Report06 Aug 2021

More medals for Jamaica's sprint stars after Olympic women's 4x100m win


Elaine Thompson-Herah, Shelly-Ann Fraser-Pryce, Briana Williams and Shericka Jackson celebrate their 4x100m win in Tokyo (ยฉ Getty Images)

Anything can happen in the relays but the women’s 4x100m final went to the form book at the Tokyo 2020 Olympic Games on Friday (6), with Jamaica running the third-fastest ever time to regain a title last won by the nation in Athens in 2004.

In Elaine Thompson-Herah, Shelly-Ann Fraser-Pryce and Shericka Jackson, the Jamaican quartet featured all three individual 100m medallists, and two of the world’s three fastest ever women, and they teamed up with double world U20 champion Briana Williams to clock a national record of 41.02.

That time puts them behind only defending champions USA on the world all-time list, with US teams having clocked 40.82 and 41.01 to win at the 2012 and 2016 Olympics respectively.

The winning mark resulted in a clear victory for Jamaica, as Jackson on the anchor leg stayed ahead of 200m bronze medallist Gabby Thomas, who brought the US team home second in 41.45 for the nation’s record-extending 16th Olympic medal in the event. A strong final leg by Daryll Neita saw Great Britain, who had run a national record of 41.55 in the heats, come through for bronze in 41.88.

Having already achieved a ‘double double’ after retaining her Olympic 100m and 200m titles, Jamaica’s 4x100m success secured Thompson-Herah a golden treble in Tokyo and her fifth Olympic title overall, while for the 2008 and 2012 Olympic 100m champion Fraser-Pryce it is an eighth Olympic medal and her 12th outdoor global gold.

"I was just excited for the team to come out here and put on a show,” said Thompson-Herah, who is now the second-fastest woman in history over both the 100m and 200m following her respective winning times of 10.61 and 21.53 in Tokyo. “The feeling is surreal to capture three golds and we got a national record. We are grateful."

Fraser-Pryce added: "The main focus was getting the stick (baton) around. We knew once we got it around, we would do very well. We didn't get a world record tonight, but we got a national record.”

The previous Jamaican record had been the 41.07 run by a quartet also including Thompson-Herah and Fraser-Pryce to win the 2015 world title in Beijing.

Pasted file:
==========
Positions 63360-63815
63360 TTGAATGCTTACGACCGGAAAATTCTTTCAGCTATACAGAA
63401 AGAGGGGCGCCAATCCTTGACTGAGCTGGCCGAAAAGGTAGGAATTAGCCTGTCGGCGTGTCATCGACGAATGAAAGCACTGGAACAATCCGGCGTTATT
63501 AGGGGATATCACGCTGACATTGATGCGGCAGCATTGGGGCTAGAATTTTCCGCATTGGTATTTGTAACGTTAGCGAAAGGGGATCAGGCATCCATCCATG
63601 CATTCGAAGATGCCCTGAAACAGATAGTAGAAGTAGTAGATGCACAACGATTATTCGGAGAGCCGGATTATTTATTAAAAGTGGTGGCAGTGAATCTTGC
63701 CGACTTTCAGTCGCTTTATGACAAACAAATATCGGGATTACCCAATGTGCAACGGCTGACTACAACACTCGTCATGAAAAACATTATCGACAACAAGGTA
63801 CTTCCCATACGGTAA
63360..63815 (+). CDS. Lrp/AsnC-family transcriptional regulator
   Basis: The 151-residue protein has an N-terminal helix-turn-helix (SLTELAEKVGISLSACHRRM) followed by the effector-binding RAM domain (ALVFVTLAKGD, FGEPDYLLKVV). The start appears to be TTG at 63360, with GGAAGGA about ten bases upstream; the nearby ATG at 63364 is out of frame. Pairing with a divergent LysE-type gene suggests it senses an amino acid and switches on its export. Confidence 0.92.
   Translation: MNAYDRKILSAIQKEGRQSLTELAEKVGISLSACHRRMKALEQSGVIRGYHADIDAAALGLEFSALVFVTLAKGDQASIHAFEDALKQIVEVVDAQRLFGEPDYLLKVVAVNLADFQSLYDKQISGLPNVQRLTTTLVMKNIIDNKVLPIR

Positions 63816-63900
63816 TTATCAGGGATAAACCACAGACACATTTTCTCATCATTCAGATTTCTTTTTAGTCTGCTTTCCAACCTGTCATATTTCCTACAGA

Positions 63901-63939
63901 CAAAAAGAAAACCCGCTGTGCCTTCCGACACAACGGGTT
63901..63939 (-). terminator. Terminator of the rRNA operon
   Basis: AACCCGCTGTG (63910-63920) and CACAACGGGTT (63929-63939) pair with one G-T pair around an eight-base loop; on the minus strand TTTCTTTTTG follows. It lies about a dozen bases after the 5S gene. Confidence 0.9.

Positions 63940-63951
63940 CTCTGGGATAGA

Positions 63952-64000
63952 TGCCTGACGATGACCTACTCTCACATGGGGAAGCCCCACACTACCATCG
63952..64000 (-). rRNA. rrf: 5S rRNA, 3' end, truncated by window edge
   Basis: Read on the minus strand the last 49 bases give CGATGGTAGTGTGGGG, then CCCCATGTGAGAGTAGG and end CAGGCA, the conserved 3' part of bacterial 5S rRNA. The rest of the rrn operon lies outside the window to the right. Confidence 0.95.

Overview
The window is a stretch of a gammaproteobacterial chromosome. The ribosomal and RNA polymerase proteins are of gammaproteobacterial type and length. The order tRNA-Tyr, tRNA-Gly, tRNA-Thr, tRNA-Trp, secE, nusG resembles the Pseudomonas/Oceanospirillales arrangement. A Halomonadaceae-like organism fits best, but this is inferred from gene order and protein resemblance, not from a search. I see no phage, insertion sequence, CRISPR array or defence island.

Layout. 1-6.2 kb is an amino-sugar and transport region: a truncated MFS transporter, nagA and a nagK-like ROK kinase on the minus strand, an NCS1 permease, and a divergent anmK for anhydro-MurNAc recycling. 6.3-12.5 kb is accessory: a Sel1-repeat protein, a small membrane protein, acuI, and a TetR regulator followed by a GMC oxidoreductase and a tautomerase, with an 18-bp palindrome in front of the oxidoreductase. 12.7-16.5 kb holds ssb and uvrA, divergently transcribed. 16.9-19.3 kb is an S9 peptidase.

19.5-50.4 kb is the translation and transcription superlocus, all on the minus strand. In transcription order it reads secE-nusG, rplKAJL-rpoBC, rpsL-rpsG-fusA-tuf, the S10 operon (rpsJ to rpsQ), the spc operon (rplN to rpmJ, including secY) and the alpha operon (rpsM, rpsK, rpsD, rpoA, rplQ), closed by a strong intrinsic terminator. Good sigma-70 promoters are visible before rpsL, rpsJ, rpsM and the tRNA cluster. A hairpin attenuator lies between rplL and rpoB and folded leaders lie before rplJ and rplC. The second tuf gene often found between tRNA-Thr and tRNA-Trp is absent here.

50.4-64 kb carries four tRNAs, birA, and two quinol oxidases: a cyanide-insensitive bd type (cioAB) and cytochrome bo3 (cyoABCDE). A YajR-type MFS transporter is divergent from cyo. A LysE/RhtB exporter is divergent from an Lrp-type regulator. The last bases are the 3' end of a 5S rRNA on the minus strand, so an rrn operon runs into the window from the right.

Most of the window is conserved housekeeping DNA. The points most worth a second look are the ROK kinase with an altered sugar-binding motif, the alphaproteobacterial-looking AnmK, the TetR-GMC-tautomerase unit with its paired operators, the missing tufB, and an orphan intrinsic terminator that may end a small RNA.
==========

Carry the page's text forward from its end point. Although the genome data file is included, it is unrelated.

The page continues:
This time a powerful start by Williams put Jamaica narrowly ahead at the first changeover, with the 19-year-old handing the baton to Thompson-Herah. The USA also had a smooth first handover, with world relay bronze medallist Teahna Daniels taking over from Javianne Oliver. Britain’s first leg runner Asha Philip, the 2017 European indoor 60m champion, had to stretch to reach Imani Lansiquot, but with the baton safely received she too powered away before handing over to reigning world 200m champion Dina Asher-Smith. For Asher-Smith, this was her one chance for a medal in Tokyo after injury prevented her from performing at her best in the 100m and forced her to withdraw from the 200m.

Out in lane eight, Thompson-Herah handed over to Fraser-Pryce who then ran a smooth bend and was ahead as she reached Jackson. For the USA, Daniels passed the baton to Jenna Prandini who held the team’s second place as she approached Thomas for the anchor.

But Jackson couldn’t be caught and she strode towards victory, with Thomas in fierce pursuit. After Asher-Smith made up some ground for Great Britain, Neita took off for the final leg and passed Switzerland’s Salome Kora and Germany’s Gina Luckenkemper down the home straight to secure a medal.

Kora crossed the finish line in 42.08 to see Switzerland finish fourth, with Germany fifth in 42.12.

Jess Whittington for World Athletics

๐Ÿฅ‡ Jamaica ๐Ÿ‡ฏ๐Ÿ‡ฒ JAM 41.02 NR
๐Ÿฅˆ United States ๐Ÿ‡บ๐Ÿ‡ธ USA 41.45
๐Ÿฅ‰ Great Britain ๐Ÿ‡ฌ๐Ÿ‡ง GBR 41.88
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